The Multi-Sensory Experience, Developmental Disabilities and You

Author: 
Linda Messbauer

The multi-sensory environment is a daily moment to moment dynamic occurrence. We wake up in a naturalistic environment and experience smells, sights, sounds, tastes, and touch everyday. Most of which are not consciously entertained by us unless there is a reason. The intensity or strength of these sensations may or may not be under our control. They are just out there! We wake up to the smell of bacon cooking or coffee perking or the terrible siren noise outside the apartment. We go into the bathroom and get annoyed because the mouthwash brand has been changed, we were not consulted and it burns our
mouth too much. Or our partner has used our razor and the feel is no longer “right” and the towel you go to use has not been washed yet in Downy, so it feels rough and does not have that smell we like. Ok, so you’ll live with it! No big deal! The fact of the matter is on a daily and moment by moment basis this Multi-Sensory Experience affects our motivations, attitudes, emotions, learning and physical activities, our very being, everyday.

Now let’s say you are going away on vacation; think about your destination, pleasant thought, yes? Get on the plane, after going through the security check for one hour. Visualize yourself in the seat and upon take off, a baby starts to cry. You hope this is just because of the take off and the trouble even you feel in your ears. What can you do about it? We are more or less submerged in our environment and all the sensory happenings around us. Some of us can look to our minds to override the discomfort. Just saying we’ll
tune it out is enough and the crying is gone. So, what are our other choices?

1. We can possibly move away from the sensory discomfort/input.
2. We could possibly block it out with ear plugs or an I-pod.
3. We could start to read or play cards or re-focus on a game. Use a distracter.
4. Oops, I forgot we could take medication and sleep through it!

If you are some of our consumers (individuals with developmental disabilities), you may:

1. Run away.
2. Block out the sensory stimulus with humming, covering your ears.
3. Use a distracter of flicking your hands in front of your eyes.
4. Be put on medication to deal with our inappropriate public behavior.

For us the four possibilities were all conscious efforts at problem solving an unpleasant situation. However, with that said there is another process that our bodies utilized and we did not have to give it a thought. It was the unconscious process of inhibition. Our nervous system turns down the volume for us, so we do not have to pay attention to it. It evaluates the sensory input and problem solves for us. Do you hear the humming of the lights, or sound of the air vent in this room? You do now! Do you feel the seat touching your bottom or your leg going to sleep? I bet you just moved! Because, I just drew your attention to it. I brought it back to a conscious level. Our brain is wonderful but it cannot function properly without an intact sensory system. I am not going to go into detail here, but if you are interested look into Sensory Deprivation Studies and into any material on Military Torture. What you will find is either stimulation was removed (too little) or used to overwhelm (too much) the person. In both of these cases the sensory environment played a big role and the end result was a behavior change.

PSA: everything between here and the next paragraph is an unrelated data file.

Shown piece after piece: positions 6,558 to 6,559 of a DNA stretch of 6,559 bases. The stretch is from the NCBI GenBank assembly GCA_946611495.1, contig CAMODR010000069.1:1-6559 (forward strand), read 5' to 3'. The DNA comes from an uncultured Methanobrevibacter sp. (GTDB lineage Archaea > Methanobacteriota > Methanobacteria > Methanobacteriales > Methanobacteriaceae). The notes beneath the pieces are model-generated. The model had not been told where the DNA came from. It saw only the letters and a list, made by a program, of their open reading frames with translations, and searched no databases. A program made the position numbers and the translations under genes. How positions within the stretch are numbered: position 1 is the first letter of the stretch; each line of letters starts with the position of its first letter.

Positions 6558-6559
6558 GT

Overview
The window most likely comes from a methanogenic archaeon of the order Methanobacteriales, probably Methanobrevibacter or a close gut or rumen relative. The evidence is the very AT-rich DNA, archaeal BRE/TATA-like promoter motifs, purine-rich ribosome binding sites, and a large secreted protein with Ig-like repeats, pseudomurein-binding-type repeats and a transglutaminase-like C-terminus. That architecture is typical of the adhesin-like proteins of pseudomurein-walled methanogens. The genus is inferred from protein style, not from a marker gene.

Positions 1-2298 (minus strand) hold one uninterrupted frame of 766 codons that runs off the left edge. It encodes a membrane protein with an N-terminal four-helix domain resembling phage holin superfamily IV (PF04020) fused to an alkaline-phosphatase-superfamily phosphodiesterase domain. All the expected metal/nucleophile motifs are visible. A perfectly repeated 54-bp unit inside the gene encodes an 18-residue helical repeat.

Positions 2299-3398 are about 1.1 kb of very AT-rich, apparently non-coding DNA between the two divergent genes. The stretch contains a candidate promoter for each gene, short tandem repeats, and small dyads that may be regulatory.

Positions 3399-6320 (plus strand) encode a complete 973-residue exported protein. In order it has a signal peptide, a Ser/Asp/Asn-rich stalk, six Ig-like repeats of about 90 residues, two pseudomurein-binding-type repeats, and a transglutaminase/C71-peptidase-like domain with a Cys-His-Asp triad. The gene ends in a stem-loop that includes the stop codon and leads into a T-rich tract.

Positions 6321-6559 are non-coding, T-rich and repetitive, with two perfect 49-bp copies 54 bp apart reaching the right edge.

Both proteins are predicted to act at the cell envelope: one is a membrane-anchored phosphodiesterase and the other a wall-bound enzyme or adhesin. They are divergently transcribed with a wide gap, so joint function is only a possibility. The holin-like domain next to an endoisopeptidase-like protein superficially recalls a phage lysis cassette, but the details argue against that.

If we go back to the airplane scenario and kick it up a notch, now you have two babies crying and a toddler kicking your seat back and the person next to you constantly bumping into you. The plane has gotten way too cold and there are no more blankets. What do you do now; there is no escape (motivational assessment scale) sound familiar? Your stress level is going up and you have to work twice as hard to stay calm. But, hey you are cognitively intact, no problem! You are now spending much more energy, but it is not a fun environment. All you can do is to think about the vacation reward coming at the end and you keep coping. What do our consumers do in situations like these, on the bus for example, one starts to act out (oh, I’m sorry - not politically correct - have challenging behaviors) and all of a sudden there are two or three because it is “catchy”. Seriously, if the naturalistic environment was all that wonderful none of us would need to go away on vacations or take a “mental health” day to unwind. Our consumers don’t get this choice and community inclusion takes learning coping skills. Learning to cope takes understanding the sensory stimulation we feel and finding conscious ways to control it. The biggest myth we have is that we all will learn in the middle of chaos. When we are away on that vacation of choice, we have time to reflect, re-energize and feel. These vacations are artificial temporary environments or support to help us go back to that wonderful chaotic and natural environment. An artificial environment is created for us, every time we redecorate, plant a garden or setup the dining room for a romantic evening. We know how to use the environment with our senses. We need to teach this sensibility about our senses to our individuals with Developmental Disabilities. This can be done through Multi-Sensory Environments and Behavior Management Techniques.

For more information or a demonstration, contact:
Linda Messbauer, M.A., OTR/L
718-776-3015
linda@lmessbauer.com